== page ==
Texas City Prepares to become First U.S. City to Convert Sewage into Water for Homes

Friday, April 25, 2014
Filtered waste water flows into a Wichita Falls treatment pond (photo: Torin Halsey, Wichita Falls Times Record News, AP

Wichita Falls has been going through a three-year drought that is worst than anything recorded since the 19th century. The Texas city of more than 100,000 residents has tried everything from spending money to seed clouds to posting signs urging everyone to “pray for rain.” But now Wichita Falls is going one step further than any municipality ever has to survive a drought—by recycling sewage and pumping it back into homes.


Other towns have cleaned up their sewage water for urban reuse. But those cases involved sending the treated sewage water into a lake or reservoir before piping it into the city’s water supply.


If it gets state approval, Wichita Falls will become the first U.S. city to fill people’s taps with water directly from a treatment plant. About five million gallons a day will be converted and sent back into the city, which will meet about a third of its water needs. The rest will come from traditional water supplies.


Public works officials insist the reclaimed water will be completely safe to drink.


“You have people who say, ‘Ewww, I am drinking someone else’s toilet water,’” Teresa Rose, deputy director of Wichita Falls Public Works, told Bloomberg. “But when you think about it, everyone downstream is already drinking someone else’s toilet water.”


But many residents aren’t buying the PR campaign, which includes public meetings and videos providing messages of reassurance.


The plan “is a bit grotesque,” Pastor Bob McCartney of First Baptist Church told the news service.


Others, like Ronnie Deford, say they plan to stock up on bottled water. “I don’t trust politicians at any level,” the local mall manager told Bloomberg. “I’m not going to believe them even if they tell me it is good.”


Water well driller George Berre understands people’s apprehension, but thinks they should just get with the program. “Nobody is excited about taking a leak and seeing it come back at you in the shower,” he told the Star-Telegram. “But since God created the Earth, it’s pretty much been the same water ever since then. It’s been used and reused if you think about it.”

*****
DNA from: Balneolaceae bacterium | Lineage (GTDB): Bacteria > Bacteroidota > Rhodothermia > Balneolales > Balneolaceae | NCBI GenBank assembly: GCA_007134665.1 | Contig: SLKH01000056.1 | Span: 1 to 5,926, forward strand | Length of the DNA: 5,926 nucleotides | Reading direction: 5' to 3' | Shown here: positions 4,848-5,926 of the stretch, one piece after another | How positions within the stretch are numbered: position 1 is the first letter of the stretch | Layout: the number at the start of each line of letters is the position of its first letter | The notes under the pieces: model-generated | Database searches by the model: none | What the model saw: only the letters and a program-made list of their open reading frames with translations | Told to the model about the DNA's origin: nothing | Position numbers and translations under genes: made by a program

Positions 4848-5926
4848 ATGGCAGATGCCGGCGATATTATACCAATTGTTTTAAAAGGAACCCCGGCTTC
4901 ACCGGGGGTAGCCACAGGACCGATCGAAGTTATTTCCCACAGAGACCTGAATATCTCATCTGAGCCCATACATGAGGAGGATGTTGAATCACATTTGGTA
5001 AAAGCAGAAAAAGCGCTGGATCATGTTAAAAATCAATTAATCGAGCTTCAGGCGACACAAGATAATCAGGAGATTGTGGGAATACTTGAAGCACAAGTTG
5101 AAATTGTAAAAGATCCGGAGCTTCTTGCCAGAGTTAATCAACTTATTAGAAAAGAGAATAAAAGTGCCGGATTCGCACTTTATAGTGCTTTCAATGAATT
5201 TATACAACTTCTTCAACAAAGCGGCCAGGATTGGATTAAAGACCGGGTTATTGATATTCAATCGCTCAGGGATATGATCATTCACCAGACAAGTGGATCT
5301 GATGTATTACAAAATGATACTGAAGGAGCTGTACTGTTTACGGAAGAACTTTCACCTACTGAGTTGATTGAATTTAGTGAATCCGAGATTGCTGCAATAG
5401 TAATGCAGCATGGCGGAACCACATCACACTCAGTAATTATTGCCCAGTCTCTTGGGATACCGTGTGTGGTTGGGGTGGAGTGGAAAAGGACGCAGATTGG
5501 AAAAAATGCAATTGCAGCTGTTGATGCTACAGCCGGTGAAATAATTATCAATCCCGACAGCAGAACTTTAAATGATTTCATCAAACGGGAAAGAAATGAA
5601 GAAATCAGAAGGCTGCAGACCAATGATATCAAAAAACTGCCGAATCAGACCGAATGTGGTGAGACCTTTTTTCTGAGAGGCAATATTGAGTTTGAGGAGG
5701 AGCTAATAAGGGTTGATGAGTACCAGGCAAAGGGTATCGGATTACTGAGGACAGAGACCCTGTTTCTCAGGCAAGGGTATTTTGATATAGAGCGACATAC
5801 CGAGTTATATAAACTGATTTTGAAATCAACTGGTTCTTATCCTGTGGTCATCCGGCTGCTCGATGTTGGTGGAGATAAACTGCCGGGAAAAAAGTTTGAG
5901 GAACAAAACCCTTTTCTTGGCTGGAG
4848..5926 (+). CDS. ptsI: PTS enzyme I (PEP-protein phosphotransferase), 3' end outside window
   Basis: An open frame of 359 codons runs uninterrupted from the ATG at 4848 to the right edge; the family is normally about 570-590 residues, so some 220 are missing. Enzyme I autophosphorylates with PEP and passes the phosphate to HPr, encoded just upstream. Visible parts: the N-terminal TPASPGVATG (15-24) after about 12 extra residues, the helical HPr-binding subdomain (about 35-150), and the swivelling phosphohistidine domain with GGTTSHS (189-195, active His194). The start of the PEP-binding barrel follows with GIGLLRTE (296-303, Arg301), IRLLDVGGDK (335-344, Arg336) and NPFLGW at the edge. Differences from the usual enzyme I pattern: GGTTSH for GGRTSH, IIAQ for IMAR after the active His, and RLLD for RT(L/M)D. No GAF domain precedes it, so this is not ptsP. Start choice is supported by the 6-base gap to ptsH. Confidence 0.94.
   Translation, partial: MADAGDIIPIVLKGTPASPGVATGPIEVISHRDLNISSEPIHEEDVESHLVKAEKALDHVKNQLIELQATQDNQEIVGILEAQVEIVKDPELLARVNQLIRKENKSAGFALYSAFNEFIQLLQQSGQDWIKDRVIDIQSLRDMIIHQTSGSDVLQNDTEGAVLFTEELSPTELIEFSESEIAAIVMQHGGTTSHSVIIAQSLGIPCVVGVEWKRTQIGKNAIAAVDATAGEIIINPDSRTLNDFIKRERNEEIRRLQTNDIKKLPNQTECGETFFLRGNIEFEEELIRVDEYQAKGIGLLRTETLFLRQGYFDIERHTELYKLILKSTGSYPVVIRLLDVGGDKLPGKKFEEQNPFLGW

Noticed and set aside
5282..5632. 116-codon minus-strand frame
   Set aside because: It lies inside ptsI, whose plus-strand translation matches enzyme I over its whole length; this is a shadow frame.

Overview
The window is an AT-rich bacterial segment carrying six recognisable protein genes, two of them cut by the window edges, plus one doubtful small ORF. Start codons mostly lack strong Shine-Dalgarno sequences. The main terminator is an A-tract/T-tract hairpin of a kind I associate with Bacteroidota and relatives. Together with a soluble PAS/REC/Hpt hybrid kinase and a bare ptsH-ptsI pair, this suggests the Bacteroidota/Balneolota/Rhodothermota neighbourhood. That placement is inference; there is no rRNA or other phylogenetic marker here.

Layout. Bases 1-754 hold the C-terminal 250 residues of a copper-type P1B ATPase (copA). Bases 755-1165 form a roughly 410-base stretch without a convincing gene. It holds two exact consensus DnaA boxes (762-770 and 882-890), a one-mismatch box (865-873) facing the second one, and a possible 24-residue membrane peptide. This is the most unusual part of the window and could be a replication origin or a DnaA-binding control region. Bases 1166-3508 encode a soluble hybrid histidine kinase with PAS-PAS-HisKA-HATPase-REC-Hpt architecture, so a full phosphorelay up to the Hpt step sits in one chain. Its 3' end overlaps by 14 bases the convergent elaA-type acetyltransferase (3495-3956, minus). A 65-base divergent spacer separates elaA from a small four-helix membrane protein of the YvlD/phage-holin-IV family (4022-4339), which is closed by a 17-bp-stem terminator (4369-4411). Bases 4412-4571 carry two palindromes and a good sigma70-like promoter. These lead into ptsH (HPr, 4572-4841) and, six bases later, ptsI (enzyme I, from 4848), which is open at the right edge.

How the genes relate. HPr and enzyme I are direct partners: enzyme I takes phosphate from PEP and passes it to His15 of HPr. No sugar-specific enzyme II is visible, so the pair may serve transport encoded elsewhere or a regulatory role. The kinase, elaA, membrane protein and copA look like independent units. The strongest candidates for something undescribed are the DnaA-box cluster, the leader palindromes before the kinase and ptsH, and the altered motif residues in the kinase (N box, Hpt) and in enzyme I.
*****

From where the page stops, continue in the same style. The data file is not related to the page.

Witchita Falls’ bold foray into this uncharted territory may open the way for other thirsty cities to directly use converted sewage.


Cities in California, Florida and North Carolina are also considering direct reuse, according to Zachary Dorsey, a spokesman for the WateReuse Association in Virginia, which includes utilities, government officials and researchers.


Converting sewage into drinking water is indeed the wave of the future, Calvin Finch, director of the Water Conservation and Technology Center in San Antonio, Texas, told Bloomberg. “It’s not something that’s pleasant to think about,” he concedes. “You have to educate people to the idea.”


That may not come easy. Officials in Portland, Oregon, recently decided to dump nearly 40 million gallons of drinking water from the city’s primary reservoir because a local citizen urinated in it.

-Noel Brinkerhoff, Danny Biederman


To Learn More:

Brushing Teeth With Sewer Water Next Step as Texas Faces Drought (by Darrell Preston, Bloomberg)

Wichita Falls Looks for Other Sources of Water (by Bill Hanna, Star-Telegram)


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